Brokerage firms in Egypt predict that the US financial downturn could reduce growth in foreign investment in the country by as much as 35 per cent.

Tariq Hussein, a Dubai-based financial analyst, says emerging markets, such as in the Middle East, are forced to bear the repercussions of the US financial downturn.

"There is no doubt that over the past five months, foreign investors have been aggressively fleeing our regions' equity markets. Local markets need a sense of stability in the US market for then to recoup these losses," he told Al Jazeera.

El-Madany says that the ripples of the US financial crisis are clearly reversing recent economic gains in Egypt.

Egypt's central bank expects economic growth at 6 per cent, down from 7.2 per cent in 2007.

Egyptian investment firms have also pointed out that foreign direct investment (FDI) figures are also expected to fall in the face of the global financial turmoil.

"This comes as very bad news to the health of the Egyptian economy, as it heavily relies on FDI figures to sustain growth that currently represents around 9 per cent of gross domestic product," El-Madany said.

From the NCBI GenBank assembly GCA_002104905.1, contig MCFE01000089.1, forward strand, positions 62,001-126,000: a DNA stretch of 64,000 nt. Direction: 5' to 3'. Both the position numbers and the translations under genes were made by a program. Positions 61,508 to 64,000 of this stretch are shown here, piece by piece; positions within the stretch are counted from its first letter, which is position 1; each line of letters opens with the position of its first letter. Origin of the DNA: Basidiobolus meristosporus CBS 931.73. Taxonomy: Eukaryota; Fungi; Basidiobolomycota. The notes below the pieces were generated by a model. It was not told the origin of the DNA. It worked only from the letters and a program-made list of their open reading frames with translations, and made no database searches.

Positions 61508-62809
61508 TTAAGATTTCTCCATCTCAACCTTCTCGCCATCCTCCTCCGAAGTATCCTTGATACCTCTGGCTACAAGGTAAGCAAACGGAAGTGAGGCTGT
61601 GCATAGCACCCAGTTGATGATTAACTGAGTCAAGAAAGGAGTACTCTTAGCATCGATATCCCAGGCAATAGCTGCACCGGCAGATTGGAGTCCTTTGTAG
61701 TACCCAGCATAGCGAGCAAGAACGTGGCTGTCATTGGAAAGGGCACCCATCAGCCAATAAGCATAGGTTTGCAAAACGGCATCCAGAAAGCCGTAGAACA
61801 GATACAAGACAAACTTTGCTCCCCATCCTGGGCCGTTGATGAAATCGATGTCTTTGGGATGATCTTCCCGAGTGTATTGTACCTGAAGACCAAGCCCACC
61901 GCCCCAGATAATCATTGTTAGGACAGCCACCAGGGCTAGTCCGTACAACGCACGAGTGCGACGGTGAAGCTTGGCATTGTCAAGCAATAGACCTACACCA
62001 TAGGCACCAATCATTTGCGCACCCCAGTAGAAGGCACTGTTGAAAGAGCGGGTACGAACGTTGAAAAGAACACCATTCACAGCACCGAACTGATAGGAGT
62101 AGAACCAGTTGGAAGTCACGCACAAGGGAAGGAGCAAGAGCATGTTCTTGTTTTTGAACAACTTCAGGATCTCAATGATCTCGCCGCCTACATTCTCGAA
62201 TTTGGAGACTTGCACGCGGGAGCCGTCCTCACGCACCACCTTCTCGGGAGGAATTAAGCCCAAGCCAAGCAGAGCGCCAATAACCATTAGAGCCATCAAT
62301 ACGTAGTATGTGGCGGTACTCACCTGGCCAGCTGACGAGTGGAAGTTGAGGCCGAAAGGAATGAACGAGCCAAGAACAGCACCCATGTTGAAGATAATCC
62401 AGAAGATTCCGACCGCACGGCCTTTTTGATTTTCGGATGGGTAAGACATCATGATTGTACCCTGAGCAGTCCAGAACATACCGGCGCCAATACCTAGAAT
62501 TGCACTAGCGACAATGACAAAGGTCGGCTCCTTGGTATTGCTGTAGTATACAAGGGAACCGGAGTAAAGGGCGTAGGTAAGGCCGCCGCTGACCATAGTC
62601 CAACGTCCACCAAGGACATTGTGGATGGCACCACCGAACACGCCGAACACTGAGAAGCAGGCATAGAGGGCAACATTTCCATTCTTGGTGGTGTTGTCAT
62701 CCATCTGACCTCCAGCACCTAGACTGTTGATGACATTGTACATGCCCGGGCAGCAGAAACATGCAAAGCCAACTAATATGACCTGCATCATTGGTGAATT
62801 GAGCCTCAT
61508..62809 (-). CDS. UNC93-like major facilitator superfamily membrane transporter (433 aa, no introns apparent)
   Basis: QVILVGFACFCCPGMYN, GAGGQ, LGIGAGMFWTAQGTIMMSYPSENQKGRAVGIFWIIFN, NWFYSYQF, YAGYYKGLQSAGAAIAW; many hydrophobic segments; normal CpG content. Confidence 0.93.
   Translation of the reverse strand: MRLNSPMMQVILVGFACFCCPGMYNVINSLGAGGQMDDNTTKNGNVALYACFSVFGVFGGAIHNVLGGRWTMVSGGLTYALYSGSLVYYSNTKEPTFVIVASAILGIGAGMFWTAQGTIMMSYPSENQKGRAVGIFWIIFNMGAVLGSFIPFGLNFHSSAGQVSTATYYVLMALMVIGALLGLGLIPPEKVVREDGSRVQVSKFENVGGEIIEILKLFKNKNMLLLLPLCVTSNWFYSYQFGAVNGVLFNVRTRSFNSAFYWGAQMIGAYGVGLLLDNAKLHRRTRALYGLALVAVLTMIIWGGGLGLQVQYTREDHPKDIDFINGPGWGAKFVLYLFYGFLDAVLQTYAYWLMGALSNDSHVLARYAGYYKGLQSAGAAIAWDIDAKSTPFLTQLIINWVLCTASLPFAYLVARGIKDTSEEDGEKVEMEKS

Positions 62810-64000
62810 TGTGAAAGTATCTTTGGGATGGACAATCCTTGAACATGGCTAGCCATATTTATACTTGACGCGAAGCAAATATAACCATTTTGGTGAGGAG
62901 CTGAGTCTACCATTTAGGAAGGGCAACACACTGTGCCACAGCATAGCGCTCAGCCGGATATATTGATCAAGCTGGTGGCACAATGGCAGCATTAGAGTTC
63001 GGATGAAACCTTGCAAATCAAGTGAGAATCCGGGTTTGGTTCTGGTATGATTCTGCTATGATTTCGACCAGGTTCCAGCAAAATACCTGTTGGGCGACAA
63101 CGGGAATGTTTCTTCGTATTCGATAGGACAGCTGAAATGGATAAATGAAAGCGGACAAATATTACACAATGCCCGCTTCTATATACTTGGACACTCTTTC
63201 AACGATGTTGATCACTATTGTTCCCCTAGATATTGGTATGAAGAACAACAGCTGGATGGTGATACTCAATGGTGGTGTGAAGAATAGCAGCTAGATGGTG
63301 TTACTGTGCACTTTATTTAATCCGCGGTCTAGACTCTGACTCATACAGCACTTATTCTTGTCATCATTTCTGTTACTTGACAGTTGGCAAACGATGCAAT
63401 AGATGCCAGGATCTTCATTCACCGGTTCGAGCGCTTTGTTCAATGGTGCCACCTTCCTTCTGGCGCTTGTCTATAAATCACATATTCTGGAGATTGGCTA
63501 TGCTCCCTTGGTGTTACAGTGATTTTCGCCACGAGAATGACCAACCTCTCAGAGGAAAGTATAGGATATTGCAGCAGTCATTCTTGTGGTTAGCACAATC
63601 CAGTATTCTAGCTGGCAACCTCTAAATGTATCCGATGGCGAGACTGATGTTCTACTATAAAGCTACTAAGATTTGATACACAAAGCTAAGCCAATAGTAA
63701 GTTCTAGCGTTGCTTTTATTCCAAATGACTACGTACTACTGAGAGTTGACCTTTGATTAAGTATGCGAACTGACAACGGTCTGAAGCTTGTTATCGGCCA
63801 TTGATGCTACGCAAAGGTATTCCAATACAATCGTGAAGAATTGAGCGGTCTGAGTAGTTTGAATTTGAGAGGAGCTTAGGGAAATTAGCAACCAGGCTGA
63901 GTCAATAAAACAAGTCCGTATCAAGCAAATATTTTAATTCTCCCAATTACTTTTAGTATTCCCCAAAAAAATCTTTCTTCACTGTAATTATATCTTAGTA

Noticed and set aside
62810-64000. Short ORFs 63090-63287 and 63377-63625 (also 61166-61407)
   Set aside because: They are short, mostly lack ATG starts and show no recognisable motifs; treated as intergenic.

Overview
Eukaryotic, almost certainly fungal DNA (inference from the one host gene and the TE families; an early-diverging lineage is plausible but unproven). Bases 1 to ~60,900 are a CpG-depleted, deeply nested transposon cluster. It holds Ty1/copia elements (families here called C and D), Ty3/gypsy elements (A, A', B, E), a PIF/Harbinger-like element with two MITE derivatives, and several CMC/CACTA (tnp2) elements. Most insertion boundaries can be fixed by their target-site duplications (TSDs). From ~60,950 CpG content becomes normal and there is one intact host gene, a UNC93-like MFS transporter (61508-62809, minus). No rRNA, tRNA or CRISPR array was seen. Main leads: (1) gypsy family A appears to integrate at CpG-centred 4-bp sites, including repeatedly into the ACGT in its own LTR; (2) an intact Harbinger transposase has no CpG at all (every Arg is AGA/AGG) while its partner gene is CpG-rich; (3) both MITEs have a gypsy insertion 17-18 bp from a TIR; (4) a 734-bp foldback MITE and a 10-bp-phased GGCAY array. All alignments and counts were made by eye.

Blaming the Republicans

Many Egyptians blame Bush for what they say has been economic mismanagement [GALLO/GETTY]
Most Egyptians tend to blame what they term "eight years of Republican mismanagement" for the current turmoil in both domestic and international markets.

They trace the current crisis to the reaction of the US Federal Reserve immediately after 9/11 when interest rates were dropped in efforts to boost post-terrorism consumer spending and market growth.

Low interest rates allowed for cheap mortgages which consequently fed into a housing boom in the US and elsewhere, most noticeably in Egypt and the Middle East.

But what goes up can come down, and as the US Federal Reserve continued to lower rates in hopes of boosting a weakening US dollar, inflation continued unchecked, eventually leading to mortgage defaults and the sub-prime crisis with global impact.

"The world is facing many challenges today, such as economic crises and wars, which can be blamed on the Republicans," El-Meslemany said.

He believes a Republican win in the White House will simply translate into a political and economic status quo.